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US Lawmakers Still Divided on Syrian Refugees

  • Michael Bowman

Republican presidential candidate Sen. Ted Cruz, R-Texas, left, and Texas Gov. Greg Abbott, speak about the resettlement of Syrian refugees in the U.S., during their joint news conference on Capitol Hill in Washington, Dec. 8, 2015 (VOA/ M. Bowman).

Republican presidential candidate Sen. Ted Cruz, R-Texas, left, and Texas Gov. Greg Abbott, speak about the resettlement of Syrian refugees in the U.S., during their joint news conference on Capitol Hill in Washington, Dec. 8, 2015 (VOA/ M. Bowman).

Debate over accepting Syrian refugees erupted anew on Capitol Hill Tuesday, with dueling news conferences offering sharply differing views on how to keep the nation safe and sustain American values.

Republican senator and presidential hopeful Ted Cruz unveiled legislative proposals to place a moratorium on refugees from Syria, to allow individual U.S. states to opt out of receiving refugees from Islamic State-controlled lands, and to revoke the citizenship of any American who goes overseas to fight with IS.

“We have a commander-in-chief who refuses to acknowledge the enemy, much less confront the enemy, much less do what it takes to defeat the enemy,” said Cruz. “If President Obama is not going to lead, then it is incumbent on Republicans and Democrats in Congress to stand up.”

Less than 100 meters from the Cruz news conference, Democratic senators gathered with local Christian, Jewish and Muslim faith leaders for a press event of their own.

“It is shocking to hear those who say ‘slam the doors on our borders,’” said the top Democrat on the Senate Judiciary Committee, Patrick Leahy. “If we respond by closing our doors, all we do is give help to our enemies.”

Senator Tim Kaine decried a bill already passed by the House of Representatives to halt the acceptance of Syrian refugees: the American Security Against Foreign Enemies Act. Standing in front of poignant photos of refugees, including one of a little Syrian boy whose body washed up on the Turkish coast earlier this year, Kaine sounded a tone of indignant disbelief.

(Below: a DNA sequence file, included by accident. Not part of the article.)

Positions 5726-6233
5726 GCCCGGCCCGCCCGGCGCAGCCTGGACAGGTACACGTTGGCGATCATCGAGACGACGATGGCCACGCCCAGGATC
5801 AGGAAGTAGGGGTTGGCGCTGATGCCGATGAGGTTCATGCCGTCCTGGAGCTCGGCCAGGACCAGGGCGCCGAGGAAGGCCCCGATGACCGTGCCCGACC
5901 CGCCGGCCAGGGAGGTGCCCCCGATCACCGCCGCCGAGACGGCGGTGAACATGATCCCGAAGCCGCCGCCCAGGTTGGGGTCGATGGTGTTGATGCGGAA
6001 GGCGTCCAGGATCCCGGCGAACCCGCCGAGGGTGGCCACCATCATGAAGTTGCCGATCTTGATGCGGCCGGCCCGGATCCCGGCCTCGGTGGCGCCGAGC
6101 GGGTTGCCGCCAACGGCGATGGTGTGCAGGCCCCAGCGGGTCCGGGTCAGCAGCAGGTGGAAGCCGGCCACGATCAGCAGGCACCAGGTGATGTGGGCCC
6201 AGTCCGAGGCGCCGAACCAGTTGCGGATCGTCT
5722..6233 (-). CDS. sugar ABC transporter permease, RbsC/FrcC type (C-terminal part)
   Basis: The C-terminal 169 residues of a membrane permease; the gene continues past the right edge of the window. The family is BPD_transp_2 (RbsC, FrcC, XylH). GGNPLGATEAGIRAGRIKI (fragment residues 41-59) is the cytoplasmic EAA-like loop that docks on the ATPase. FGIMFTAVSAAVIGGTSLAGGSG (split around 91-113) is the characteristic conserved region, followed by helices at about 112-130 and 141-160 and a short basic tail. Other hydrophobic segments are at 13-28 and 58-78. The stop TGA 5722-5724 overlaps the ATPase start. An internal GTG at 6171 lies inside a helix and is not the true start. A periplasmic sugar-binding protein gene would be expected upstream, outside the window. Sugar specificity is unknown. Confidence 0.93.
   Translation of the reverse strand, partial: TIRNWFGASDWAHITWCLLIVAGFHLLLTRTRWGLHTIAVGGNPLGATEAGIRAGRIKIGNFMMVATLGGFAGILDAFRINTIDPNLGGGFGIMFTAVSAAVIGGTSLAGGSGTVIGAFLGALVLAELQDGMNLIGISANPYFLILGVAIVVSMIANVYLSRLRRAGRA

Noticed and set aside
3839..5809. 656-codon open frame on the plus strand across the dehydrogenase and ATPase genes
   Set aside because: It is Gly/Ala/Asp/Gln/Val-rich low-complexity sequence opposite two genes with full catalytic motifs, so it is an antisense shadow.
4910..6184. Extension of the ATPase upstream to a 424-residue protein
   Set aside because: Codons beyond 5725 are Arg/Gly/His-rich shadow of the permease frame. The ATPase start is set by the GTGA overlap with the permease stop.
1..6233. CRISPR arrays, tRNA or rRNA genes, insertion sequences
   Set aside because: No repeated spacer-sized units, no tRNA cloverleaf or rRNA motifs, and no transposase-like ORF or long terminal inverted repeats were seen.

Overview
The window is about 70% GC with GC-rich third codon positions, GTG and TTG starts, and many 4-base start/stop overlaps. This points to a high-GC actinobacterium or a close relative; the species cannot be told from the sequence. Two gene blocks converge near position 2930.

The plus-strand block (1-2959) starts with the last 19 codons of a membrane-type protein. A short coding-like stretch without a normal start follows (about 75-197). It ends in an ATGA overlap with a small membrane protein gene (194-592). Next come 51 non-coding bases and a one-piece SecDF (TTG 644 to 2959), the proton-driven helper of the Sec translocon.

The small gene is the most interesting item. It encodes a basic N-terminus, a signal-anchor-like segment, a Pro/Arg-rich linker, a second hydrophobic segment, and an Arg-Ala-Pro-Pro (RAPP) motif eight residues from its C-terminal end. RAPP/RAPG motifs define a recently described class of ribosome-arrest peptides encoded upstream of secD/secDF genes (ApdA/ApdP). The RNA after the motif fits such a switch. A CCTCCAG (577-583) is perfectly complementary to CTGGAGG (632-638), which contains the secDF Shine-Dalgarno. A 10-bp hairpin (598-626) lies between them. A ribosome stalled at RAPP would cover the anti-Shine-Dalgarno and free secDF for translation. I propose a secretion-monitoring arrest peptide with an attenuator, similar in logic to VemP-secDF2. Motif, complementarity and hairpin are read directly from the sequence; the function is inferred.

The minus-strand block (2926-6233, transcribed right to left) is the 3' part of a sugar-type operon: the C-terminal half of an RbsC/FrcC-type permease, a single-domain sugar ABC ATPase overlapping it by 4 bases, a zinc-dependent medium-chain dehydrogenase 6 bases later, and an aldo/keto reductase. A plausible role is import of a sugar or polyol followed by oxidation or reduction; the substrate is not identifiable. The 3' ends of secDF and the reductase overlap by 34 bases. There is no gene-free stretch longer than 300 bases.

From right to left, Sen. Tim Kaine, D-Va., Sen. Patrick Leahy, D-Vt., and Sen. Dick Durbin, D-Ill., display the now-famous news photo of the lifeless body of a Kurdish child who drowned along with other refugees during a failed attempt to sail to the Greek island of Kos, during a press conference at the Capitol in Washington, Dec. 8, 2015.

From right to left, Sen. Tim Kaine, D-Va., Sen. Patrick Leahy, D-Vt., and Sen. Dick Durbin, D-Ill., display the now-famous news photo of the lifeless body of a Kurdish child who drowned along with other refugees during a failed attempt to sail to the Greek island of Kos, during a press conference at the Capitol in Washington, Dec. 8, 2015.



“Foreign enemies? Foreign enemies? Are these foreign enemies, these refugees, these victims?” Kaine asked. “These refugees are not our enemy. They are fleeing our enemy. We have branded as enemies those who need our compassion.”

For Senator Cruz, those who defend admitting Syrian refugees are ignoring legitimate concerns made all the more urgent by terrorist attacks in Paris and California.

“The head of the FBI has told Congress that the administration cannot vet these refugees to determine whether or not they are ISIS terrorists, whether or not they are jihadists,” Cruz said. “More than 2,300 Syrians have already been admitted to the United States. And the president intends to bring in 10,000 more this (coming) year. This makes no sense.”

Cruz was joined by his home state governor, Greg Abbott of Texas, who endorsed the legislation Cruz unveiled.

“The threats to America’s security are difficult to access,” Abbott said. “ISIS’ capabilities have eluded even the president of the United States. That is why Texas and other states are doing even more to ensure that we safeguard the security of the citizens of our states.”

“America is a charitable nation. But we cannot allow charity for some to compromise the safety for all,” Abbott added.

President Obama has pledged to veto any bill halting America’s acceptance of Syrian or Iraqi refugees. Although the House measure passed with bipartisan backing, it is not clear if or when the Senate will take up the bill or any similar legislation.

At the Democratic news conference, faith leaders said singling out Syrian or Muslims is a mistake.

Washington’s Catholic Cardinal Theodore McCarrick argued that how Congress proceeds “will either clear or smear the reputation of our nation.”

“This is an important moment in the history of our country,” McCarrick added. “In times such as these, we must be careful not to let fear cloud our judgment or sacrifice our values as a nation.”

Imam Talib Shareef of The Nation’s Mosque said, if a test exists, it is not for refugees to pass, but for America to pass.

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